Watch Michelle's story.

    read more
  • Active Lives Active Giving

    Active Lives After School Dufferin (Orangeville)
    ALAS Dufferin's 'Active Lives Active Giving' program connects individuals with developmental disabilities living in Orangeville to supported volunteering opportunities. Active Lives Active Giving’s goal is to engage individuals with neurological differences through volunteer opportunities to support ongoing positive mental health through authentic community inclusion.
    visit website
  • Brief Intensive Case Management – Acquired Brain Injury

    Ontario Brain Injury Association (Nipissing District)
    OBIA's 'Brief Intensive Case Management – Acquired Brain Injury' program connects individuals living with acquired brain injury and co-occurring diagnoses of addictions and/or mental health to primary care and other services. The program is developing an integrated model of care to support these individuals with complex cases.

    Brief Intensive Case Management – Acquired Brain Injury

    Ontario Brain Injury Association (Nipissing District)

    Severe brain injuries can dramatically alter the trajectory of someone’s life. Take the case of Michael, not his real name, who suffered from a severe brain injury as the result of a motor vehicle collision. His injury meant that he struggled with poor memory, impulsivity, dysarthria, chronic pain, emotional dysregulation, poor money management and many other problems.

    With all the changes in his life he experienced a considerable amount of anxiety and depression. A physical altercation landed this individual in the court system, and that’s when the Ontario Brain Injury Association (OBIA) stepped in to help him and his legal team navigate the criminal justice system, which is not set up for individuals living with brain injuries.

    This meant attending numerous meetings – and making sure they were scheduled to accommodate the disability, and seeing the individual through the probation process, a community reintegration plan, and several medical appointments. A journey that ultimately resulted in this individual being accepted into an Acquired Brain Injury Program.

    A situation like this can be taxing on any individual, and especially a person with a brain injury. The team at OBIA worked closely with this gentleman’s family physician, his personal injury lawyer, a community-housing worker and many other experts in navigating the system. Thanks to this integrated model of care, this gentleman has another chance at life and the best possible care for his recovery, something that may not have been possible without a community-led resource such as OBIA.

    OBIA’s Brief Intensive Case Management – Acquired Brain Injury Program oversees a vast number of diverse situations. After being named one of the Ontario Brain Institute’s GEEK recipients, receiving $140,000 over two years, they’ve been able to achieve much more success.

    OBI’s GEEK funding was targeted to bolster the Brief Intensive Case Management, an initiative that connects individuals living with acquired brain injury and co-occurring diagnoses of addictions and/or mental illness to primary care and other services. The program supports an integrated model of care to support these individuals with complex needs.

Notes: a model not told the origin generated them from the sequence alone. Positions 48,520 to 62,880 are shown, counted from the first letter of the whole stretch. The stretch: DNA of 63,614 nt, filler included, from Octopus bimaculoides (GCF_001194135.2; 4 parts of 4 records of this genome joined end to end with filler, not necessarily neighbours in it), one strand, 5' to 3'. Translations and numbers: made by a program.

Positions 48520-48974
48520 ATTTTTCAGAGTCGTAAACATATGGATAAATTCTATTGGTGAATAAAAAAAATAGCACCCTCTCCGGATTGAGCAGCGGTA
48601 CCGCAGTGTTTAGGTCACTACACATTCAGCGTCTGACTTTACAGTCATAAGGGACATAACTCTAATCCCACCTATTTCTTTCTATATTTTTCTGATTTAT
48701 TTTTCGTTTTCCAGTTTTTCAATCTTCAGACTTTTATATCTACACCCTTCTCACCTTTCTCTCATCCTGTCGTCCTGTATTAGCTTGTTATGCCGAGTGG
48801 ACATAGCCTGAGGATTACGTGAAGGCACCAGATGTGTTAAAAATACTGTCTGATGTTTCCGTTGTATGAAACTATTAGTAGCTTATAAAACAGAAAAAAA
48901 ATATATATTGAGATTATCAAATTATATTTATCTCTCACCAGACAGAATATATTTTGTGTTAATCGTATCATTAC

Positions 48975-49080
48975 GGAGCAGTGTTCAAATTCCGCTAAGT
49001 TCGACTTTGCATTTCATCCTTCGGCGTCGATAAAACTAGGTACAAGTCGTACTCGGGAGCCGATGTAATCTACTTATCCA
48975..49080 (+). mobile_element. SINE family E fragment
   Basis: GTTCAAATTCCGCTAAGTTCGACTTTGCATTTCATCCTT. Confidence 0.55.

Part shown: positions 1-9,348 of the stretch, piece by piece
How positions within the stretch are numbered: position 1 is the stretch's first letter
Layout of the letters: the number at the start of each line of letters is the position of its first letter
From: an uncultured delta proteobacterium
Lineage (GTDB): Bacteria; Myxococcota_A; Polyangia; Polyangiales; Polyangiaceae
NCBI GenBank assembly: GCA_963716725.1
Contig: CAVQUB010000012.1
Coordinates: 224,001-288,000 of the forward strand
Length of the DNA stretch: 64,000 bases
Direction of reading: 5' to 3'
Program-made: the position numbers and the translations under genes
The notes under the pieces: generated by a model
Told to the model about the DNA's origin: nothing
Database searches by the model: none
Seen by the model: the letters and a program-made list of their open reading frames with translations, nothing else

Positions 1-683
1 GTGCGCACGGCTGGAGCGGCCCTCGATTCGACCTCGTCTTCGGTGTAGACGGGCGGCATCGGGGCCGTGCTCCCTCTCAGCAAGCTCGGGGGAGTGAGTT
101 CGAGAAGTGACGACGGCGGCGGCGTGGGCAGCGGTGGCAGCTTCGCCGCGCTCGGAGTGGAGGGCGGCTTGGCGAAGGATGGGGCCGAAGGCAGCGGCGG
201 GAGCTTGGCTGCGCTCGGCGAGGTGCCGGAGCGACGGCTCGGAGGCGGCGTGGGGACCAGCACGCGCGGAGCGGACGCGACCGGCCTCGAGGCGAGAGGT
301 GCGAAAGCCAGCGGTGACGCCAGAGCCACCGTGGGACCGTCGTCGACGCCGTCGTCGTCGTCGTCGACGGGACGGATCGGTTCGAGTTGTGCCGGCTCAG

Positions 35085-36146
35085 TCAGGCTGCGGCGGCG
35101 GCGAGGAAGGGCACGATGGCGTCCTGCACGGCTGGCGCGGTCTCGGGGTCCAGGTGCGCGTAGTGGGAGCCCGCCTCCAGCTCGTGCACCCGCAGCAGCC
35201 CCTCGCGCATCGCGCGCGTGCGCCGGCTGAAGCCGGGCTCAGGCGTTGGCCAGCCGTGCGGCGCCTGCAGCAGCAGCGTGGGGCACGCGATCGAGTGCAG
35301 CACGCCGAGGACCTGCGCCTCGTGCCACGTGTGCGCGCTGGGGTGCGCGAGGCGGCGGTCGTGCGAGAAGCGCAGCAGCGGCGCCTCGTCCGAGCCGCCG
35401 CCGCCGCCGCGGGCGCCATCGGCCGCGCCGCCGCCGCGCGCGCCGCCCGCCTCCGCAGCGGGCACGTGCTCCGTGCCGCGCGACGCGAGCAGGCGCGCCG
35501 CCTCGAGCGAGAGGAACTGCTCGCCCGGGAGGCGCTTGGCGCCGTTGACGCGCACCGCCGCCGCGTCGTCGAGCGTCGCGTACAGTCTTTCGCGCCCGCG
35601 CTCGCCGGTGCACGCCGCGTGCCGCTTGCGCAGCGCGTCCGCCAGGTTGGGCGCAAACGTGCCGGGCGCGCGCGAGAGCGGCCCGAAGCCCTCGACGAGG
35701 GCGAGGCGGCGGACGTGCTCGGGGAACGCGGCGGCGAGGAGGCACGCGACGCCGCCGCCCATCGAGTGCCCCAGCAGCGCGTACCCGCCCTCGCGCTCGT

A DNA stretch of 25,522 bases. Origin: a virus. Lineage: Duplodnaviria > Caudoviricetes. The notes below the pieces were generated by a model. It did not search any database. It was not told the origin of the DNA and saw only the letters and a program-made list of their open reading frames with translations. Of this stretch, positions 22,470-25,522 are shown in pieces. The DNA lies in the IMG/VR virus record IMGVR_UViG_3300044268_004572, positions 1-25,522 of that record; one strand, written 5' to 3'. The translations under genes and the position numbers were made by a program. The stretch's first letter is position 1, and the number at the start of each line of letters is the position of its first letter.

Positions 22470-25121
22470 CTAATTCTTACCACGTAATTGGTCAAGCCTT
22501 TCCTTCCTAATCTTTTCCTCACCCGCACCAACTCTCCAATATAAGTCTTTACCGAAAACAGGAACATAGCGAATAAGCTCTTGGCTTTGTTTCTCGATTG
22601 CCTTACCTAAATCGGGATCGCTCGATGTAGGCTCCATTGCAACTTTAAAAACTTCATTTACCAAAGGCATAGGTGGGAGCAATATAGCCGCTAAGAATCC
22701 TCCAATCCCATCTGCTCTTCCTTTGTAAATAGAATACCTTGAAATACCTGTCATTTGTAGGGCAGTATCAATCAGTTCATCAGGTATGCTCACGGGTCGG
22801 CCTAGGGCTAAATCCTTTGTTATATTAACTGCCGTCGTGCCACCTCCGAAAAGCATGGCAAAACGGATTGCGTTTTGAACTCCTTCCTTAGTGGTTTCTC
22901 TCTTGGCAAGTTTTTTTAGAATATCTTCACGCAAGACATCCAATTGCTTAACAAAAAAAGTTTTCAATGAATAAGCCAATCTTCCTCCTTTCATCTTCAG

Most importantly, the support from OBI-GEEK program allowed the Brief Intensive Case Management program to remain operational, while also creating an opportunity to secure further funding. The additional financial support, OBIA has become better positioned to evaluate the effectiveness of their program.

    “When I met with the original funder of this program and they learned that OBI-GEEK had funded this program with a strong evaluation component, the funder was eager to re-invest in the program,” said Ruth Wilcock, executive director with OBIA. “They have given us money to expand the program to another community in North Eastern, Ontario.”

    The funding has supported clients in accessing essentials such as housing, income support, medical care, specialized appointments and lessening the burdens experienced by caregivers.

    In a very different scenario, OBIA staff supported an older woman who experienced memory loss as the result of a brain injury. She was currently residing in an apartment with rent that was more than she could afford with her sole income of Canada Pension Plan Disability Payments. Sadly, due to memory loss, the woman neglected to send in paperwork to keep her on the wait list for a Rent Geared to Income Unit in her community – a list that individuals sit on for many years.

    OBIA was able to advocate on her behalf and see her placed back where she was on the wait list. However, currently in her area there is such a shortage of safe affordable housing that a unit was still not available. As she could not maintain her apartment due to her financial situation, OBIA connected her with the local housing worker and worked together to find her something affordable for the time being. Their team also contacted Ontario Disability Support Program to request a top up for her Canada Pension Plan Disability Benefit and attended those appointments with her as well. She is now residing in a one-bedroom apartment and has transitioned to other income supports.

    Brain injury can take a toll on a person’s wellbeing and if they happen to land into mentioned situations, they find it hard to manage their health, keep up with their responsibilities and maintain a healthy life. These are just two examples of the diverse situations that are experienced by Ontarians living with brain injuries and the unique ways that OBIA is able to step in and assist.

    The funding and support from OBI-GEEK program allowed OBIA to develop a case of support for their work and were successful in securing follow-up funding from other sources. Thanks to the generous support from community donors, OBIA’s work will continue and the individuals depending on their help will finally see light amidst the darkness.

    read more